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The Grand Old Duke of York pub
This is the pub named to commemorate the grand old Duke of York
This boozer dates back to the 1820's and still features it's original staircase and U-shaped bar. The building was derelict for many years and was on English Heritage's At Risk Register until it was bought and renovated into a modern pub/restaurant by actor/director Gary Love. Famous Italian chef Giorgio Locatelli was hired to cater.
The name of the pub refers to the same chap who is unfortunately still famous in the nursery rhyme 'Grand Old Duke of York'. Prince Frederick, Duke of York and Albany (16 August 1763–5 January 1827) was the second eldest child, and second son, of King George III. From 1820 until his death in 1827, he was the heir presumptive to his elder brother, King George IV, both to the United Kingdom and the Kingdom of Hanover.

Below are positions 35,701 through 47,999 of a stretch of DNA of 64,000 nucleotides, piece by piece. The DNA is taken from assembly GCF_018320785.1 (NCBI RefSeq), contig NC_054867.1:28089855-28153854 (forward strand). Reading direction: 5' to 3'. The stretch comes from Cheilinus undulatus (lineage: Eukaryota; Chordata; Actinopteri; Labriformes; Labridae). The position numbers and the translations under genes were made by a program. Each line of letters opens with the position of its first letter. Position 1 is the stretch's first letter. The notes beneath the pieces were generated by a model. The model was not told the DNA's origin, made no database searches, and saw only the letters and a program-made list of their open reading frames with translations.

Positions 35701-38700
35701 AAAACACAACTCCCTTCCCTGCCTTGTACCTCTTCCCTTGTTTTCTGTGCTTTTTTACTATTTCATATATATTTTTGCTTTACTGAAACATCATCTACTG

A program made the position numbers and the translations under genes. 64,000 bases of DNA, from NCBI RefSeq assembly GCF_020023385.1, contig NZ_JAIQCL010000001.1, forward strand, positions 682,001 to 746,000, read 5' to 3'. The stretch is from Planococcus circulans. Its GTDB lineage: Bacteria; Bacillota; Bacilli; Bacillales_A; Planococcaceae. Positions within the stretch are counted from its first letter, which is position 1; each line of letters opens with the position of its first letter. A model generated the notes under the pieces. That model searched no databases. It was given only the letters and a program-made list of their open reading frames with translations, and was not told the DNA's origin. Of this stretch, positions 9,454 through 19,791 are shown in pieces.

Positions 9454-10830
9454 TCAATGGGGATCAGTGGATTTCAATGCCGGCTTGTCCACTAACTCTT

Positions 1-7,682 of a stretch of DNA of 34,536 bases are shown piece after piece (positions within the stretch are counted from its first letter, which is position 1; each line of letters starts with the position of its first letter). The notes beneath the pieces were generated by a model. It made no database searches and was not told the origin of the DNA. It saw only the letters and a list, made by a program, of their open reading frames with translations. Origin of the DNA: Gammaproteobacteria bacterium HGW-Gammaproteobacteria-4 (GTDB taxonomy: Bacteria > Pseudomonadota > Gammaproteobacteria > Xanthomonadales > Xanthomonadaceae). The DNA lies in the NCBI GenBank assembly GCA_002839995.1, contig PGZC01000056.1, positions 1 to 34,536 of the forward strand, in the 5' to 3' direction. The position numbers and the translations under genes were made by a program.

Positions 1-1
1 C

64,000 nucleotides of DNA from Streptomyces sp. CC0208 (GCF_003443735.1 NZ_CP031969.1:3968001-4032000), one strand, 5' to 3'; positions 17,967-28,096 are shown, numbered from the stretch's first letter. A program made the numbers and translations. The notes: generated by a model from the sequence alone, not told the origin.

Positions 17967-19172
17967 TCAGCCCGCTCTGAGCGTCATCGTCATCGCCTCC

In 1793 he was sent to lead soldiers in Flanders and Holland, but due to his lack of combat experience as a field commander, the lamentable state of the British army at the time, and the intervention of pure bad luck during the campaign. Nonetheless, because of Flanders, the Prince was destined to be unfairly pilloried for all time in the rhyme The Grand Old Duke of York, which goes:
The grand old Duke of York,
He had ten thousand men.
He marched them up to the top of the hill
And he marched them down again.
And when they were up, they were up.
And when they were down, they were down.
And when they were only halfway up,
They were neither up nor down.